They made the call in Dar es Salaam over the weekend at the children’s forum organized by the Regional Psychosocial Support Initiative (REPSSI). The forum was conducted ahead of the “6th Psychosocial Support Forum” scheduled from today (October 13 to 15).
“Stationing social workers in primary and secondary schools in the country will greatly help children to get friendly and immediate support whenever they face a challenge, this will further improve learning and performance in classes,” said Ibrahim Kalimbaga, community adolescent treatment supporter.
He said social workers have enough knowledge and skills to easily identify children with psychological challenges, something that will make it easier for them to serve them.
Elizabeth Senkoro, a youth representative from Under The Same Sun said a number of children fail to achieve their dreams due to lack of close support whenever they face challenges.
“If children can be closely monitored to identify their challenges and listen to them, it will greatly help them to be comfortable and thus achieve their dreams. Most of them fear to speak out as they do not have people to speak to,” she said.
She also urged the government to improve teaching and learning infrastructures so as to ensure that people with disabilities also access education smoothly.
REPSSI country director Edwick Mapalala also hinted on the note saying that having social workers in schools was important however it may be a process in hiring them.
“The government has laws and regulations that govern several plans, so we think that if the government could put this in its plans will be very helpful, we know that there are teachers who have knowledge to care of the children but they also have other works to do such as teaching, so we need social workers who will be there to monitor and provide help to the children in needs,” she said.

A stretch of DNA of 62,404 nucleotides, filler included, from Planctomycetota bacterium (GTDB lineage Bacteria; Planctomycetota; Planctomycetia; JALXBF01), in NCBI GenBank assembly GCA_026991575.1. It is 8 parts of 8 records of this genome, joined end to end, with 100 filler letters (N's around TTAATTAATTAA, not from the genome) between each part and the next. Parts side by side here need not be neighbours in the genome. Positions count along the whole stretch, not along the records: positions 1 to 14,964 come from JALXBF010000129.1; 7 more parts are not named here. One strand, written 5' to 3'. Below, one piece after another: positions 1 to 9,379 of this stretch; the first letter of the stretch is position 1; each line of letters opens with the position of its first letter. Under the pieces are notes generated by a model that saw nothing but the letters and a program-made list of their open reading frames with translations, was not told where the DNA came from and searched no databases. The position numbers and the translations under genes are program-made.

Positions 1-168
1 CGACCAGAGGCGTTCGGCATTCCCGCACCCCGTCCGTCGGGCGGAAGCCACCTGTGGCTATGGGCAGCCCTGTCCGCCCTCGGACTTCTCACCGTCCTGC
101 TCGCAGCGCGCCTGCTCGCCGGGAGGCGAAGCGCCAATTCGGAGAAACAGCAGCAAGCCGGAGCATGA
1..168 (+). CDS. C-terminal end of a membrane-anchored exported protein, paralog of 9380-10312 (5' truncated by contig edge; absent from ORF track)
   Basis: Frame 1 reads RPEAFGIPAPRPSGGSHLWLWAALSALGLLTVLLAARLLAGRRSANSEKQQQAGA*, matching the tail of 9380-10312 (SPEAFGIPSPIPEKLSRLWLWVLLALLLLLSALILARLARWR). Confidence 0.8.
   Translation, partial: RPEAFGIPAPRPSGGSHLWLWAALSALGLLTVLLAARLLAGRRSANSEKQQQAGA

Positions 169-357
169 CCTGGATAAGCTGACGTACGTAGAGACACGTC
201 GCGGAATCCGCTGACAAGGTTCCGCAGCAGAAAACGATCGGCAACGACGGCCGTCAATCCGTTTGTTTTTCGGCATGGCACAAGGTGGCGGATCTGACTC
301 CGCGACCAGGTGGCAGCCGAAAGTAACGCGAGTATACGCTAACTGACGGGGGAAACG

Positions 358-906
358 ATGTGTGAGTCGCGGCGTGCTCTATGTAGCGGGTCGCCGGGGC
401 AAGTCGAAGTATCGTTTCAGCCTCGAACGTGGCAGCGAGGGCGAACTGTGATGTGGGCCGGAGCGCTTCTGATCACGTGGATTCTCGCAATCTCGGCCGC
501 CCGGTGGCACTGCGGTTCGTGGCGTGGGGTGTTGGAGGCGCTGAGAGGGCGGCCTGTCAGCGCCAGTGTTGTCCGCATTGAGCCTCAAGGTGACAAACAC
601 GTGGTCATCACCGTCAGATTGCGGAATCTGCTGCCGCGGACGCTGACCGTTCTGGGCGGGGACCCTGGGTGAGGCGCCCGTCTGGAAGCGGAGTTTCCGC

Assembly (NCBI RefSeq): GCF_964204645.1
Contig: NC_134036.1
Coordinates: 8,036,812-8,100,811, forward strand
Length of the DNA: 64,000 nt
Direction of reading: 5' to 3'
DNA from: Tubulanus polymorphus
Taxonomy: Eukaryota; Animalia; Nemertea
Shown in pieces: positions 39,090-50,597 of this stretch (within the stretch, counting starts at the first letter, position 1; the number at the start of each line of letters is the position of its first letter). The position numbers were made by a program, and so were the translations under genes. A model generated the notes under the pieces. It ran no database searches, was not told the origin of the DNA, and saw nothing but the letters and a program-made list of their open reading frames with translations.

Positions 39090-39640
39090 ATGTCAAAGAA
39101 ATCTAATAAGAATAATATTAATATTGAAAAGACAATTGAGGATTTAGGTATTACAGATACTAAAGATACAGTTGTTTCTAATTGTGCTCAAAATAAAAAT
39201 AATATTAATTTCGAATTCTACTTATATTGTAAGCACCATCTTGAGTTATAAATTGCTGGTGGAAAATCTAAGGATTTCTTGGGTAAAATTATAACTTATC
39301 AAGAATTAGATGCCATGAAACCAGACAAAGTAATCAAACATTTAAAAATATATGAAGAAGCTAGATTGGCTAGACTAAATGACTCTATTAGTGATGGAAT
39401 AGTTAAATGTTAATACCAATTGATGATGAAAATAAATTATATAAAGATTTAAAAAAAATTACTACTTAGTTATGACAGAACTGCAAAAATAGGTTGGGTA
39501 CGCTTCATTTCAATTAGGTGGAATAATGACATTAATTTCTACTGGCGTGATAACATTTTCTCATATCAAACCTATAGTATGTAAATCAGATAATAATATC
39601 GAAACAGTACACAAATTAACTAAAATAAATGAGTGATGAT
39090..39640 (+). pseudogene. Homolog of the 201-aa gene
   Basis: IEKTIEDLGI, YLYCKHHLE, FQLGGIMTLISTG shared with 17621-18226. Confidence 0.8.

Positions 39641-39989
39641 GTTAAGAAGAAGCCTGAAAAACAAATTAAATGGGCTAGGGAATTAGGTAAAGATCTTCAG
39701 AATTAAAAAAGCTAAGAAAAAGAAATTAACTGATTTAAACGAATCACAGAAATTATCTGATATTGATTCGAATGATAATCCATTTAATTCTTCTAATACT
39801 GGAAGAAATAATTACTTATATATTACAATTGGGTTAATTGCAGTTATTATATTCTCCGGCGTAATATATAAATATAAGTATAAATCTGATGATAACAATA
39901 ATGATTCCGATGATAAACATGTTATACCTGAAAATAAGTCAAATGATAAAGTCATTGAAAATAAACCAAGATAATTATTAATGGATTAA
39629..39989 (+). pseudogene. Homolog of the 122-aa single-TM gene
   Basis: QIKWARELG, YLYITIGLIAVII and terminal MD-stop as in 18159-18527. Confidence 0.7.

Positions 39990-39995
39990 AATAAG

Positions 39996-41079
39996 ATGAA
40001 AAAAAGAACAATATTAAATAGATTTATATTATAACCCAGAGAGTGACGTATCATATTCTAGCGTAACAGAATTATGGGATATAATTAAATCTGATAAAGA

Mapalala said in some countries private schools have hired social workers so as to provide closer support to children including psycho-social support.
She noted violence against children remains one of the most serious human rights violations in the country which calls for determined efforts to curb it.
She urged parents to protect their children which include monitoring their steps and being friendly and closer to them.
“Parents and guardians should remember that they have a very big role to ensure that children remain safe, but some of them are not fulfilling their obligations well thus leaving their children in the hands of strangers,” she noted.
Karesma Mushi, programs officer at REPSSI Tanzania said the forum brought together Tanzanian children from various parts and joined others from 12 countries to discuss and air their views on what areas they want the main conference should address.
She said that the today’s main forum will discuss new measures that will help promote mental health and psychosocial wellbeing of children and youth in Africa.
Themed “Innovate. Integrate. Thrive” will be blended by a main physical forum in Maputo, Mozambique, with satellite forums in Angola, Botswana, Eswatini, Kenya, Lesotho, Malawi, Namibia, South Africa, Tanzania, Uganda, Zambia and Zimbabwe and virtual for partners from around the globe.
She said the forum will create dialogue that will lead to the development of innovations and integration in programmes that promote mental health and psychosocial support (MHPSS).